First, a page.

50,000 Activists Demand Sexual Assault Reform At Dartmouth After Student Publishes A ‘Rape Guide’

CREDIT: Chase Carter via Flickr Creative Commons

Tens of thousands of Americans are pressuring Dartmouth College to strengthen its sexual assault policies, citing the fact that a student was sexually assaulted on campus after her name appeared in a “rape guide” published on a student-run website. Nearly 50,000 people have signed onto a petition spearheaded by the women’s advocacy group UltraViolet asking the prestigious school to “take action immediately to curb the sexual assault crisis” on campus.

“Student groups have asked the school to list expulsion as the punishment for rape in the student handbook and to block access to the ‘rape guide’ website on campus. But school authorities haven’t taken any of these recommendations seriously,” UltraViolet’s petition notes. “Usually, stories like this get little attention from the news media. But if all of us speak up, Dartmouth won’t be able to hide.”

Dartmouth is currently under federal investigation for potential violations of Title IX, the federal gender equity law that requires universities to ensure a safe learning environment for students. A group of Dartmouth students and alumni have also filed a Clery Act complaint alleging that administrators have failed to accurately report incidences of sexual violence and hazing on campus.

More recently, the college made national headlines after an anonymous individual posted a “rape guide” on the student site Bored at Baker, which is not technically affiliated with the college but which requires a Dartmouth email address to participate. The post gave explicit instructions for how to find and rape a particular female student — tips like “just casually drink with her now and then,” “prove you’re not a dangerous person,” and “she’s easily persuaded; keep on going.” The subject, who was referred to as a “whore,” was identified by name. At the end of February, just weeks after the post was first published on Bored at Baker, the female student said she was raped at a fraternity party at Dartmouth.

And this isn’t the first time that Bored at Baker has been the subject of controversy. Last spring, Dartmouth canceled classes after several students received rape and death threats on the student site. Those students were targeted on Bored at Baker because they interrupted a campus event to protest their administration’s lackluster response to incidences of rape, racism, and homophobia. Afterward, they told ThinkProgress that Dartmouth officials chose to punish them for creating a disruption rather than working to crack down on rapists.

Karin Roland, the campaign director for UltraViolet, told ThinkProgress that the situation at Dartmouth has reached a boiling point — and it’s now possible to harness that frustration to push for real policy reform.

“Dartmouth has had a problem with rape and sexual assault for decades. They have a long history with this issue, and student groups on campus are finally fed up and are leading the charge,” Roland said. “With the help of an online network of members at Ultraviolet to capture the grassroots outrage, we can really make change on this right now.”

This isn’t the first time that UltraViolet has used its online network to leverage change in this area. The group has been working with student activists to combat rape culture for the past year, supporting campus-led efforts to reform the way the U.S. Department of Education handles Title IX enforcement. When President Obama decided to convene a task force on sexual violence on college campuses, UltraViolet gathered stories and suggestions from their members, particularly sexual assault survivors, to help inform that work.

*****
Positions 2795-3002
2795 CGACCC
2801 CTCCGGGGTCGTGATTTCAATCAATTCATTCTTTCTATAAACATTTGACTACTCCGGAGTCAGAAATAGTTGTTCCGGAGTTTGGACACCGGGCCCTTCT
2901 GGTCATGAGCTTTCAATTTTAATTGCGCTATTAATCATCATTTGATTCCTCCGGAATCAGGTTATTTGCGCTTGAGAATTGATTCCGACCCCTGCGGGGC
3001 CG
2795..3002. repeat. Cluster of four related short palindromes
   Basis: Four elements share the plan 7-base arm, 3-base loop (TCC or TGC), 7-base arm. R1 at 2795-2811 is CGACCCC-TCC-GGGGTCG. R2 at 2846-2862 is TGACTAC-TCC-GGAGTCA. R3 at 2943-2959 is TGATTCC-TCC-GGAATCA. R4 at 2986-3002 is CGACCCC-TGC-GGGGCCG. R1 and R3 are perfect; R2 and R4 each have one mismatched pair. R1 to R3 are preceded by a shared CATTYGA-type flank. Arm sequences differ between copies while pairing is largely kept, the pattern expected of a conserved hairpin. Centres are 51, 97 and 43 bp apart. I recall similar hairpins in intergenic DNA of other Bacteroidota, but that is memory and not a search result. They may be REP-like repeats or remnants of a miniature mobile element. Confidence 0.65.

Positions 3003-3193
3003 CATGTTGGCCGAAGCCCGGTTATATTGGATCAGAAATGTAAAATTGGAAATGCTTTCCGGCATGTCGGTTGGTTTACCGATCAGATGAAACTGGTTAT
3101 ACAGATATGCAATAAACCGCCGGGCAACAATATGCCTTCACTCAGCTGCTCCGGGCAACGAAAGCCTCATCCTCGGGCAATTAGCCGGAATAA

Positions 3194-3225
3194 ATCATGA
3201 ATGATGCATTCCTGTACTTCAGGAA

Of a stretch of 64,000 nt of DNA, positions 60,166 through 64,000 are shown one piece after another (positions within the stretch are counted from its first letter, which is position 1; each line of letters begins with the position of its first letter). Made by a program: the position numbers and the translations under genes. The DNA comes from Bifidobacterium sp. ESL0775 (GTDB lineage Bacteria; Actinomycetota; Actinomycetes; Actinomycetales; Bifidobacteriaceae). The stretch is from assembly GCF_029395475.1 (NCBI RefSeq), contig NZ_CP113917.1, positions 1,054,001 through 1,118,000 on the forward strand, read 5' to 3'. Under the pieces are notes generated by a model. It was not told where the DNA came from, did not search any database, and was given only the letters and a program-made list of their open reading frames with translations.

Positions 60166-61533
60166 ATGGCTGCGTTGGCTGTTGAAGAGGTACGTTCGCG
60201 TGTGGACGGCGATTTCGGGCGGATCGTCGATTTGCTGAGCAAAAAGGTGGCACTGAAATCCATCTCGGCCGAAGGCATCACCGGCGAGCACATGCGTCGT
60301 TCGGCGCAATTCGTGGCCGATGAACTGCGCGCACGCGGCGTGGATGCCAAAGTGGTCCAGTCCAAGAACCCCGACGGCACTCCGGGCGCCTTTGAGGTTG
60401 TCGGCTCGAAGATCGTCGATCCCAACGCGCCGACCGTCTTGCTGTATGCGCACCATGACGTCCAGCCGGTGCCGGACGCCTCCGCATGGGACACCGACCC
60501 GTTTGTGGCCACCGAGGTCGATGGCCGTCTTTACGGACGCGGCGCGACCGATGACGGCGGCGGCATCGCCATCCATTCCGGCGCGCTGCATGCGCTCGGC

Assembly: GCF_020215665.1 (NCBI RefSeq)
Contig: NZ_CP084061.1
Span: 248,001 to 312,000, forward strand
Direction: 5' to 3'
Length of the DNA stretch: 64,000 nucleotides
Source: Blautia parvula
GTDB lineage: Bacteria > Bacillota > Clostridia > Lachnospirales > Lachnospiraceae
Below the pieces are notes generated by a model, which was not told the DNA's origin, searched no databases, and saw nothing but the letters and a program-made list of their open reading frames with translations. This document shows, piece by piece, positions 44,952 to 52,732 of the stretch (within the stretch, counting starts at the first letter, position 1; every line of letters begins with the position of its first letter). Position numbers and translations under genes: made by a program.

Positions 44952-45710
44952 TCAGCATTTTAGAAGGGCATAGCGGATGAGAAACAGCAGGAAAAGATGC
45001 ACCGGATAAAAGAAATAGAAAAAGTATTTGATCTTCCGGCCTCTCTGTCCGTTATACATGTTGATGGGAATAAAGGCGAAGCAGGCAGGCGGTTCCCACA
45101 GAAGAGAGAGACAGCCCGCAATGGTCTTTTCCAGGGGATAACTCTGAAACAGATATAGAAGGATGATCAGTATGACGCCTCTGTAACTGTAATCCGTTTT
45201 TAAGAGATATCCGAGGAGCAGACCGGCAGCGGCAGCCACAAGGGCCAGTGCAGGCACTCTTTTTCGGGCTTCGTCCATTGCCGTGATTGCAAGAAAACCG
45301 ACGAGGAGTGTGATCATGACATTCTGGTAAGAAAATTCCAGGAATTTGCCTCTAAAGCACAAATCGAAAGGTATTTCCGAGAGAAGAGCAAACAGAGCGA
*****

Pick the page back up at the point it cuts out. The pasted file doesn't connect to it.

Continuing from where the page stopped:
These issues certainly aren’t new, but the power to organize online is giving a louder voice to feminist activists who want to hold public officials accountable for their actions.

“Women are really fed up with rape being excused. I think that’s true on campuses, I think that’s true in our justice system, I think that’s true at the high school level, and I think that’s just becoming true across the country. The ability to connect over online networks has really empowered women to stand up and do something,” Roland pointed out. “If you look at everything from the reaction to Todd Akin’s legitimate rape comment, to Steubenville, to Dartmouth, you can see that women aren’t putting up with it anymore.”

Dartmouth has refuted UltraViolet’s allegations that the administration doesn’t take rape seriously, maintaining that the college has worked to increase the support and prevention resources for issues of sexual assault.

“It is important to note the anonymous author of the post on a privately hosted website referred to in the petition was identified and faces Dartmouth’s disciplinary process,” the school’s Assistant Vice President for Media Relations, Justin Anderson, said in a statement. “Further, we investigate every instance of sexual assault that is brought to our attention and offer multiple levels of support and resources to every survivor. Every day we work to make our community better and safer.”

That’s not good enough for the student activists on the ground who are driving UltraViolet’s activism.

“Survivors and students are speaking out on the ground, in addition to 500,000 UltraViolet members who have their backs,” Roland told ThinkProgress. “As Dartmouth has been dragging their feet to respond, more women have been assaulted. We’re still not seeing action, and we’re not going to stop speaking out until we do.”